Seeing what is, what we actually have. Versus what we would like to have or what we would like to think we have. What there actually is.
This is the invitation I am finding all over the place these days. People inviting us into a conversation about what actually it is we have, and whether that is what we want. I also find that what look like different conversations might actually be about different dimensions of the same conversation. I will use four examples to highlight what I am seeing, and I will use the 4-step Harmonic Vibrancy Move process to frame the conversation.
The first step of the HVMove process is to see if we experience a gap, a gap between where we are or what we have and where we want to be or what we want to have. The chorus seems to be singing that there is something better available to us. Whether we talk about being disengaged, large systems change, income disparities, impact resilience, or efficiency gains, many people are clear that we are not experiencing the abundance that is available to us.
The second step of the HVMove process is to see what agreements look like where people are having the experience we want to have. I have shared many examples of the kinds of positive deviance in agreements, experience, and impact resilience we are finding through our Global Initiative to Map Ecosynomic Deviance and Impact Resilience. Agreements that support the full, unique creative contribution of everyone involved.
The third step of the HVMove process is to see what our current agreements look like, in comparison to the desired agreements seen in the second step. Here I have recently found a four-part harmony giving voice to different dimensions of our current reality, each highlighting both the economics of abundance and the dimensions of our current reality that bring out the scarcity. In the agreements evidence map, I refer to these four dimensions as the economic, political, cultural, and social lenses on the human experience.
- From the economic lens, with the question of “how much is there,” “we will be able to provide goods and services, once reserved for the wealthy few, to any and all who need them. Or desire them. Abundance for all is actually within our grasp” (Diamandis and Kotler, 2012, Abundance, 9).
- From the political lens, with the question of “who decides,” “we can scrap a failing system and go for plenitude, a new route to wealth based on respect for people and the planet” (Schor, 2010, Plenitude, 23).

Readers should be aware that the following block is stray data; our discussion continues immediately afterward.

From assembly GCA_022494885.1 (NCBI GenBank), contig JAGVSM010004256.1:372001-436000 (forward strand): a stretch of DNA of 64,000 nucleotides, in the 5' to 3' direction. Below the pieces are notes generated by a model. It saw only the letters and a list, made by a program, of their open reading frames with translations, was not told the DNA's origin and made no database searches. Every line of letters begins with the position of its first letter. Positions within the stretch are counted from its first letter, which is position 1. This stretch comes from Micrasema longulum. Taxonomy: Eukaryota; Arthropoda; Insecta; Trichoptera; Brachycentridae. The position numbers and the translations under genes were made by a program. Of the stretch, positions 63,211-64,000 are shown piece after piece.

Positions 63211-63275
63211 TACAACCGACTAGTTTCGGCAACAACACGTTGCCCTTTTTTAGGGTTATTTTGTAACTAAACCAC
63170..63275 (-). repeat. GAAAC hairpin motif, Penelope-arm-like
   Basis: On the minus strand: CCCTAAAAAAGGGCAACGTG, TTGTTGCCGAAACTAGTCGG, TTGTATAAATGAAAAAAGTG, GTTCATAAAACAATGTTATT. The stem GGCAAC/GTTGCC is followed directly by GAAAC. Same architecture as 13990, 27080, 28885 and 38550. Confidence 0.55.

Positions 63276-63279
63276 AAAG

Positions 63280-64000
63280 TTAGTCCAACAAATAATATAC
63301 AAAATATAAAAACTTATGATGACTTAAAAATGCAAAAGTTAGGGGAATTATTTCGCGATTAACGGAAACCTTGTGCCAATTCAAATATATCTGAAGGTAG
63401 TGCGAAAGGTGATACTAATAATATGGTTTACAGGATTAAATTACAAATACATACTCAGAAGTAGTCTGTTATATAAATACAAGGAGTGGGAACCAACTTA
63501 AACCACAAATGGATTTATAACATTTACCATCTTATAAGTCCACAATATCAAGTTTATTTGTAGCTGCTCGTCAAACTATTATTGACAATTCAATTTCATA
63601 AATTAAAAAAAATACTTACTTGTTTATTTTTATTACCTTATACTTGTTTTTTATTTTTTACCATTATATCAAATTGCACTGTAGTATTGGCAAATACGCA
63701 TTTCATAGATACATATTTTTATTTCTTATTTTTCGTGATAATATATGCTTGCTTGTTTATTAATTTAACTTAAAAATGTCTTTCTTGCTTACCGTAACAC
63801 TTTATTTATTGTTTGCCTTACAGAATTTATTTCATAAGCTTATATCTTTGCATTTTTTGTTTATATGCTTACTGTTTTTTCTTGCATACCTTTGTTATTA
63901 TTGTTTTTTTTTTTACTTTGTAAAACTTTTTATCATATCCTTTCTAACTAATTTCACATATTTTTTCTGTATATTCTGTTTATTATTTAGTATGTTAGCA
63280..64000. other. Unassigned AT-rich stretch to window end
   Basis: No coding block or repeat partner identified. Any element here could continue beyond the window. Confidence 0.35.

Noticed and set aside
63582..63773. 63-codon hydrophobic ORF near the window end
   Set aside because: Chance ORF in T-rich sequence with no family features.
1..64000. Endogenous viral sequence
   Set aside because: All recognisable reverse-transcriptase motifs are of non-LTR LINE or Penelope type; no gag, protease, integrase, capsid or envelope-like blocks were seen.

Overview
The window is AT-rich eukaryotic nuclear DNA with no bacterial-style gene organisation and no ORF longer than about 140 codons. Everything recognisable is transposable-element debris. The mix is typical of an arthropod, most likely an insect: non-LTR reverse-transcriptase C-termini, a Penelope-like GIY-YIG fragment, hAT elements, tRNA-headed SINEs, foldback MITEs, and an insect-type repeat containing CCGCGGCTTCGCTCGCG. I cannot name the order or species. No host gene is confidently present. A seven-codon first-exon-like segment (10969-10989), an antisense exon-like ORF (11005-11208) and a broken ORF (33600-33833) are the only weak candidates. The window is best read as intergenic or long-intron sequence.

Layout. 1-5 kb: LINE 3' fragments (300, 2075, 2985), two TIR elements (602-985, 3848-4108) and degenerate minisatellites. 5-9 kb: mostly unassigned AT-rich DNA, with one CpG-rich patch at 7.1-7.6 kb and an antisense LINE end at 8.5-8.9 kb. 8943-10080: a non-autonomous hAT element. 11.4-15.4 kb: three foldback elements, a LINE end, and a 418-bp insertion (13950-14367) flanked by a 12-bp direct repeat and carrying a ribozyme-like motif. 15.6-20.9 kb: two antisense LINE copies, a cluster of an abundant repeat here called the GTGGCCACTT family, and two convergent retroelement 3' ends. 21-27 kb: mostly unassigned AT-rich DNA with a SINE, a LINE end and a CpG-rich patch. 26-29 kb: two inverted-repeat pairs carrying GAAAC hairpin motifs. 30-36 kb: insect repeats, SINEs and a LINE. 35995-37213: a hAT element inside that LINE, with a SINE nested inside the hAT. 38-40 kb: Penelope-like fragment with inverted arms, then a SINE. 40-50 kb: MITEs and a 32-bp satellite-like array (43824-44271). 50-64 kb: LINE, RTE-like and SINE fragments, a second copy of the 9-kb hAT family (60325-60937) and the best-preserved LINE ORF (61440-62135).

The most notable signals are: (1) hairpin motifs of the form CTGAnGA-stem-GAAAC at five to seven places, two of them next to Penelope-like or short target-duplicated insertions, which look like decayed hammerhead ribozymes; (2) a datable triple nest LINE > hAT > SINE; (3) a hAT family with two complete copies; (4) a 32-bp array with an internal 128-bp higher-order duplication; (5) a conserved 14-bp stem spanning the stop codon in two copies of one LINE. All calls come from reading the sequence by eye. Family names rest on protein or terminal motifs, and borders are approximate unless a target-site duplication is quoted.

- From the cultural lens, with the question of “what criteria,” we see “why communities fail to live up to their potential–why they suffer scarcity when they could enjoy abundance. Inequality prevents abundance. It does so by denying access to members of certain groups. Four major social inequalities are involved–classism, nationalism, sexism and racism” (Dugger and Peach, 2009, Economic Abundance, 79).
- From the social lens, with the question of “how we interact,” “human beings have limited wants and needs, but capitalist institutions seek to continuously generate new forms of scarcity by creating ever new needs…these scarcity-generating institutions…narrow our choices about how to fulfill our needs and wants” (Hoeschele, 2010, The Economics of Abundance, 1&12).
The fourth step of the HVMove process is to see what to change in our fundamental assumptions and our agreements around the structures and processes that guide our interactions. Much of the conversation I find today tends to focus on how to deal with the existing scarcity-based systems or how to reject them. Through the Global Initiative, we have also found thousands of examples of positive ecosynomic deviants, people who are figuring out a different response. Starting from an assumption of abundance, not scarcity, they are designing whole systems based on creative human beings who interact with each other in very creative ways, achieving much greater engagement, efficiency, effectiveness, innovation, impact, and resilience. We are trying to figure out what they are figuring out and share that with everyone else who wants that–who wants to live from abundance, every day everywhere.